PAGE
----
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Amazon Road Could Cut Uncontacted Tribes' Land in Half

Survival International
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May 6, 2012
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Uncontacted Mashco-Piro are believed to live in the path of the road. One band of the tribe were recently spotted further south. (D. Cortijo/uncontactedtribes.org)

Peru’s Congress is about to approve a highly controversial road that will slash in half the territory of at least two uncontacted tribes.

Congressmen are considering a law that could declare the project a ‘public necessity’, and consequently bypass huge indigenous opposition.

The proposed road will run across the southeast of Peru’s Amazon from Puerto Esperanza in the Purus region near Brazil, to Iñapari.

Three highly important protected areas lie in its path, including the Madre de Dios Reserve for uncontacted Indians.

The project notably omits reference to uncontacted tribes, as well as opposition from the region’s indigenous peoples, who make up 80% of the population.

They fear the road will attract an onslaught of illegal loggers and colonists who would devastate their forest and the uncontacted Indians living there.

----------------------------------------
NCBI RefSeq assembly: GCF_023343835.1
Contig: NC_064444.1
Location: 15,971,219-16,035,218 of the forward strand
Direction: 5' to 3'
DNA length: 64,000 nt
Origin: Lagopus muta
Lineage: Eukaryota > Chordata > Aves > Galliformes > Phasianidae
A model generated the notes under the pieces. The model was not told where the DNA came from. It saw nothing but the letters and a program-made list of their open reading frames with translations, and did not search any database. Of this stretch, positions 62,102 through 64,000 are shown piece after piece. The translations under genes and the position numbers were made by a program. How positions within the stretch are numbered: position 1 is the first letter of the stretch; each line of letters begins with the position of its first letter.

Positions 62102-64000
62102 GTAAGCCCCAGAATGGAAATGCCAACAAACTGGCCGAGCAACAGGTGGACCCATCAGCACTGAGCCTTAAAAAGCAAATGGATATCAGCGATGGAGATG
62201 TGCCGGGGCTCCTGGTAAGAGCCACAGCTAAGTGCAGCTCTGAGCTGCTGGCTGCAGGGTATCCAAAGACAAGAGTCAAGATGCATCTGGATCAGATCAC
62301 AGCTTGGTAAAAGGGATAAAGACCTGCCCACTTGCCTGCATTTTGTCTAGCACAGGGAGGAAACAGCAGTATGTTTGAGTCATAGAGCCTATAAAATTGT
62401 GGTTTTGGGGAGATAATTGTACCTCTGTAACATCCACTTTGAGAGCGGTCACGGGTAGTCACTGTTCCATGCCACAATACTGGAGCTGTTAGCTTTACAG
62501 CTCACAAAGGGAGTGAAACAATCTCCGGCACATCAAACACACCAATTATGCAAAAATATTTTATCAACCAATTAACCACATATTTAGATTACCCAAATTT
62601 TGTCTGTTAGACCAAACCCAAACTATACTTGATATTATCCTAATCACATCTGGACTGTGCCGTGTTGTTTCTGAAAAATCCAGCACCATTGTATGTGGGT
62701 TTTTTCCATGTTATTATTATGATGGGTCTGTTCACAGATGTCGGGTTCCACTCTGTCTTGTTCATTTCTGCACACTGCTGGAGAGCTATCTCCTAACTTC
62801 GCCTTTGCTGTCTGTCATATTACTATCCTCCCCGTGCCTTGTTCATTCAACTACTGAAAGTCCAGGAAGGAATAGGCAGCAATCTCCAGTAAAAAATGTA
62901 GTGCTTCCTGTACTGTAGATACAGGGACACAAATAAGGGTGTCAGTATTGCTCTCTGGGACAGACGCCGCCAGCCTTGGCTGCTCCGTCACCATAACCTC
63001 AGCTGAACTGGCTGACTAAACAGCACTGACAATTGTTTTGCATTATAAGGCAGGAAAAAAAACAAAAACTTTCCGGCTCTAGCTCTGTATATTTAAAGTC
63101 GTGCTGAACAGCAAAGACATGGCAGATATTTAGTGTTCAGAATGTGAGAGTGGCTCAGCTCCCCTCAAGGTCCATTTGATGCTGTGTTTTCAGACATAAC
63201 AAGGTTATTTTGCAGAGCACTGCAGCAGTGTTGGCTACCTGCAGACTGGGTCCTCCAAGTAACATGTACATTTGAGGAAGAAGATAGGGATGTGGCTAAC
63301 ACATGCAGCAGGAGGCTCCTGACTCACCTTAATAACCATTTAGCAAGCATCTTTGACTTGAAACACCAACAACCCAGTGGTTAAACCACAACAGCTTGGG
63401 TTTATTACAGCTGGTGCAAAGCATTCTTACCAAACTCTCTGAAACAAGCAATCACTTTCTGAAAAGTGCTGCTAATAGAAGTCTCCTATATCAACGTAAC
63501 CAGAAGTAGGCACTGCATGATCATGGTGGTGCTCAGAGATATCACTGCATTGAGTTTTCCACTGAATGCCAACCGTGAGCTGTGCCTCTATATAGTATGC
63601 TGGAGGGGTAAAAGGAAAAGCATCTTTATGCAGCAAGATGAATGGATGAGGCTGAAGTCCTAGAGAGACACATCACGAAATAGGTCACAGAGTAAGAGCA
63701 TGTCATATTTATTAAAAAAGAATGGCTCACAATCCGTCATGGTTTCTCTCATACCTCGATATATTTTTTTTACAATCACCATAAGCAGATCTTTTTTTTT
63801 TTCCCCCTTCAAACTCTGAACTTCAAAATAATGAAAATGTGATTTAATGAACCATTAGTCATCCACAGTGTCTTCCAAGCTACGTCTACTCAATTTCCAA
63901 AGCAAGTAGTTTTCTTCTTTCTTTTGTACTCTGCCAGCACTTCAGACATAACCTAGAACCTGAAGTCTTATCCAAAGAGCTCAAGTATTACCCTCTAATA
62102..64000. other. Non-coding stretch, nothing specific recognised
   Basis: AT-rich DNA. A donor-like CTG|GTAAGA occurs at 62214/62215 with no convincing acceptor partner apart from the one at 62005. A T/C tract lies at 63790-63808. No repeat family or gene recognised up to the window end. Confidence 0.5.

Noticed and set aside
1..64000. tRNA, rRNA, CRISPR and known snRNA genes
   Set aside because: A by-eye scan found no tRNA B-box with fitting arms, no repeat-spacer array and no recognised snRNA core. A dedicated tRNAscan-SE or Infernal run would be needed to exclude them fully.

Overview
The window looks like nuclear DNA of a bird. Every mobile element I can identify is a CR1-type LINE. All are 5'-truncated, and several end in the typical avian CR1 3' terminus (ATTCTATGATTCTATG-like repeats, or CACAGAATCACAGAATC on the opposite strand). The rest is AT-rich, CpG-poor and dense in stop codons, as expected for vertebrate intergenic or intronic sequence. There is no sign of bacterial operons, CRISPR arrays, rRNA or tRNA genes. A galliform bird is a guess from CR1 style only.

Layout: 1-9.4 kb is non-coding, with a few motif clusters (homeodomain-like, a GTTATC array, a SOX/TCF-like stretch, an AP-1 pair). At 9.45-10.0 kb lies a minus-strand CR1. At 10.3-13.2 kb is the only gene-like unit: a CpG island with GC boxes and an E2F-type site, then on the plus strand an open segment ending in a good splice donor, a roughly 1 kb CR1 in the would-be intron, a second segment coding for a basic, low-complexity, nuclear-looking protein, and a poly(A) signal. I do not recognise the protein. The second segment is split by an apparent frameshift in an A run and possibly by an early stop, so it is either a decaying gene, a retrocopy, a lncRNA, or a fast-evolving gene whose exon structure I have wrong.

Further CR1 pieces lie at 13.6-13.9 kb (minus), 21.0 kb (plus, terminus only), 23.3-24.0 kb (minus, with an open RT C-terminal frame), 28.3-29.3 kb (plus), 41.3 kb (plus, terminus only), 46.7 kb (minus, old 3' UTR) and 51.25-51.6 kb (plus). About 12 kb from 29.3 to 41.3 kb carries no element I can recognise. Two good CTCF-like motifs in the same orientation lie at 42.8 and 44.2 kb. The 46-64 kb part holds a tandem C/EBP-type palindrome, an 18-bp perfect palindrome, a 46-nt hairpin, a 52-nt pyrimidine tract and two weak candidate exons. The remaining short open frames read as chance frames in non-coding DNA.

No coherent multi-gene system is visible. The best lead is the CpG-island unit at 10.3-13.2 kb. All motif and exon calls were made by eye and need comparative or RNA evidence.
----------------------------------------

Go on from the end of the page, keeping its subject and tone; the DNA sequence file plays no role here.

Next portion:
In an appeal to Congress, indigenous organization ORAU said, ‘Do not get carried away by a small group of legislators who want to turn the Purus into a desert’.

Puerto Esperanza’s Catholic priest Miguel Piovesan is widely considered to be the main driver behind the project.

In a recent leaked email Piovesan insisted, ‘There is no danger of a logging invasion’.

However Peru’s comprehensive failure to curb illegal logging in the Amazon has been internationally condemned.

More than 114,000 people have signed a Survival petition to stop the invasion of illegal loggers on uncontacted tribes’ land.

Survival’s Director Stephen Corry said today, ‘It is highly suspicious as to why Piovesan and his friends in Congress wish to build a road in an indigenous area that has almost no support from indigenous people. This ‘we know what’s best for you’ attitude is not only patronising, it’s deadly, as the last 500 years of colonialism and “development” of indigenous lands has shown.’

  Check out Survival International: Uncontacted Tribes


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